Jaczko, a former top aide to Senate Majority Leader Harry Reid, D-Nevada, has been under fire after complaints from Democrats and Republicans on the commission about his management style surfaced last year.
NY Times - Dr. Jaczko, chairman since May 2009 and the longest-serving member of the five-member commission, was an outsider and a maverick. He had drawn sharp criticism for helping to end government consideration of a proposed nuclear waste dump at Yucca Mountain, a volcanic ridge about 100 miles from Las Vegas, and for assuming some emergency powers at the commission after the triple meltdown of Japan’s Fukushima Daiichi reactors in March 2011.
Political gridlock will likely delay the appointment of a replacement for Jaczko.
Calls for Immediate Resignation
The Hill - House Science Committee Republicans called on Nuclear Regulatory Commission Chairman Gregory Jaczko Monday to step down immediately instead of waiting for President Obama to name his successor.
“We welcome Chairman Jaczko’s resignation announcement and look forward to new stewardship at the NRC,” top Republicans on the committee, including Chairman Ralph Hall (R-Texas), said in a statement.
“However, because Chairman Jaczko conditioned his resignation upon confirmation of his successor, the problems associated with his troubled leadership will remain indefinitely. Accordingly, we call on him to step down from his post immediately and allow an acting chair to be appointed in his place.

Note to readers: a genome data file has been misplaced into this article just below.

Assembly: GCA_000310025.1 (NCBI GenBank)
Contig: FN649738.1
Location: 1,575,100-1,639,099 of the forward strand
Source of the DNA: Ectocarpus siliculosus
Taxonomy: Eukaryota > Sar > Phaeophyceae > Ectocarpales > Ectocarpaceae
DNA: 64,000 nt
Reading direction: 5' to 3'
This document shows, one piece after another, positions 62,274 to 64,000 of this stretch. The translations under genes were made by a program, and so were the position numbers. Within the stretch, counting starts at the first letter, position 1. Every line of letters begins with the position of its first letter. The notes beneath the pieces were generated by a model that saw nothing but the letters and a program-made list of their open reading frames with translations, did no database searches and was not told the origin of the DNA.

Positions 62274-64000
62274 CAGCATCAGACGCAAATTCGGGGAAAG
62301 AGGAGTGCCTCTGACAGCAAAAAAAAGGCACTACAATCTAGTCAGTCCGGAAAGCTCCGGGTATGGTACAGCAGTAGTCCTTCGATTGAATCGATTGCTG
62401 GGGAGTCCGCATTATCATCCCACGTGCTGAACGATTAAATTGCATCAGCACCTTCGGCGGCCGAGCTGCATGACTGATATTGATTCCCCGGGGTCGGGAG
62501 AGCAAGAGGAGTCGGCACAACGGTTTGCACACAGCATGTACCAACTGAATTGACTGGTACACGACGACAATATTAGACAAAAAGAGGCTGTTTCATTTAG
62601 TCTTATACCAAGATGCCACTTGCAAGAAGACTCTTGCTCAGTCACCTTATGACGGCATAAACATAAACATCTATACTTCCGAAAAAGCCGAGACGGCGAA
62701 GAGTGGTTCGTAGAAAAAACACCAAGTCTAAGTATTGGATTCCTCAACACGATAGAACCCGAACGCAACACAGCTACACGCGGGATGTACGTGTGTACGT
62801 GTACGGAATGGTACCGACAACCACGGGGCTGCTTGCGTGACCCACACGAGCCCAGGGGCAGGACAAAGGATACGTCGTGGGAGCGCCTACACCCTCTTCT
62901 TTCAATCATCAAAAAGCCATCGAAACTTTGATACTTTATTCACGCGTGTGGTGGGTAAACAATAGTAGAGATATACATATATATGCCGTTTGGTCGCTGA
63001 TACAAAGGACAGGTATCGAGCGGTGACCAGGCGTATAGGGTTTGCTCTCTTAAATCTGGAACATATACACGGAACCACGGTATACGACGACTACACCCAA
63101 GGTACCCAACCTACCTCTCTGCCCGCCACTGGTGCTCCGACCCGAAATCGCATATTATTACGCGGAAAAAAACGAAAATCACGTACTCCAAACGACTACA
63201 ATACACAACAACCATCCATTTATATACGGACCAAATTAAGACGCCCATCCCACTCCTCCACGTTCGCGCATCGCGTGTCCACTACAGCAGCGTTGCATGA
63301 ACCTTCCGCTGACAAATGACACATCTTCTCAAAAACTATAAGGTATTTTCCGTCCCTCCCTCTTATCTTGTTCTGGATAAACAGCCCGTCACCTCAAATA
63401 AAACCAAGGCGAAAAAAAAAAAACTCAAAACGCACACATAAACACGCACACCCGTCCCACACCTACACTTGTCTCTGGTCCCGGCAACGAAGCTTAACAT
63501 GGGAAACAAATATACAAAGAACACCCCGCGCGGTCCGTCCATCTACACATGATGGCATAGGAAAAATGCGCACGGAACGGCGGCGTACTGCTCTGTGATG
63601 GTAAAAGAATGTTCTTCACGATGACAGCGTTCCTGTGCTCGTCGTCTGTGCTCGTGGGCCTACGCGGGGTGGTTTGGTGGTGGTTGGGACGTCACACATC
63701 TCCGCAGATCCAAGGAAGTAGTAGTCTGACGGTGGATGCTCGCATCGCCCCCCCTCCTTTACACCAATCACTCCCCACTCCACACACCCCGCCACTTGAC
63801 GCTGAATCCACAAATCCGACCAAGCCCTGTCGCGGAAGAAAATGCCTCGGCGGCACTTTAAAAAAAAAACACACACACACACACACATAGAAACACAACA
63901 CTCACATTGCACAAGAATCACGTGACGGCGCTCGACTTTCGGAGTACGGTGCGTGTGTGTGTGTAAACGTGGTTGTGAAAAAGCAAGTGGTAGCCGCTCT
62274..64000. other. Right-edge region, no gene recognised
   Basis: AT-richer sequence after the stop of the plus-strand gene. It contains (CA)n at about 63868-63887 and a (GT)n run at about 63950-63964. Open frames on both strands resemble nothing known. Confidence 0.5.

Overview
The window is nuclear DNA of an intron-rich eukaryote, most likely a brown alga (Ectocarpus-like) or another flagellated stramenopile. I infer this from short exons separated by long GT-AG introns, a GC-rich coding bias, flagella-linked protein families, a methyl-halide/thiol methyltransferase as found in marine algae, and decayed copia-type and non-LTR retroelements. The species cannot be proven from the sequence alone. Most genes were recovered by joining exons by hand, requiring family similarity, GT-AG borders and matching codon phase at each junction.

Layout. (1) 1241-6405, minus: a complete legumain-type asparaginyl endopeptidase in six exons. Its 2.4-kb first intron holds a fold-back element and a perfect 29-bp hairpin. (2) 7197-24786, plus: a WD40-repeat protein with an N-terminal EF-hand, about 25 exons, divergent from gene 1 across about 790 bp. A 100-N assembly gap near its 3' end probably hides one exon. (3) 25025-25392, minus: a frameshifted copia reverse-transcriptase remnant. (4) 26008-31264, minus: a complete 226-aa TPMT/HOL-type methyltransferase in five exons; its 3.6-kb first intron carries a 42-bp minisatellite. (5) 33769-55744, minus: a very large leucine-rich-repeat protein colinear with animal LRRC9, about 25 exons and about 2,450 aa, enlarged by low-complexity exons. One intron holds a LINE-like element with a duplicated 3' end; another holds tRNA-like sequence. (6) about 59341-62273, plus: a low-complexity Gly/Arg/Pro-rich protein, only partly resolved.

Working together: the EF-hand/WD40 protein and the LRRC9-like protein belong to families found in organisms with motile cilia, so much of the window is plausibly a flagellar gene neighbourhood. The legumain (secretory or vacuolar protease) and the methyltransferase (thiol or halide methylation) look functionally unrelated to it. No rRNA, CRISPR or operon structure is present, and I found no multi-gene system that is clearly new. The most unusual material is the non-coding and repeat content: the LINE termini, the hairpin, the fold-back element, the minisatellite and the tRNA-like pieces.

Dr. Jaczko’s position raised the ire of some in the nuclear industry, who had hoped — and still do, in some cases — to be rid of the public relations burden of producing nuclear waste for which there is as yet no ultimate disposal plan. But the repository’s prospects were uncertain even if the commission had continued to pursue the Energy Department’s plan.
But Dr. Jaczko’s management of the agency rubbed his fellow commissioners the wrong way. Last year, all four of them — two Democrats and two Republicans — sent a letter to the White House chief of staff complaining about his management style. When the letter became public, the four commissioners told a House committee in December that Dr. Jaczko had withheld information from them, unprofessionally berated the agency’s professional staff and reduced female employees to tears with abusive comments. They said he had created a “chilled” atmosphere that was hurting the agency’s ability to function.
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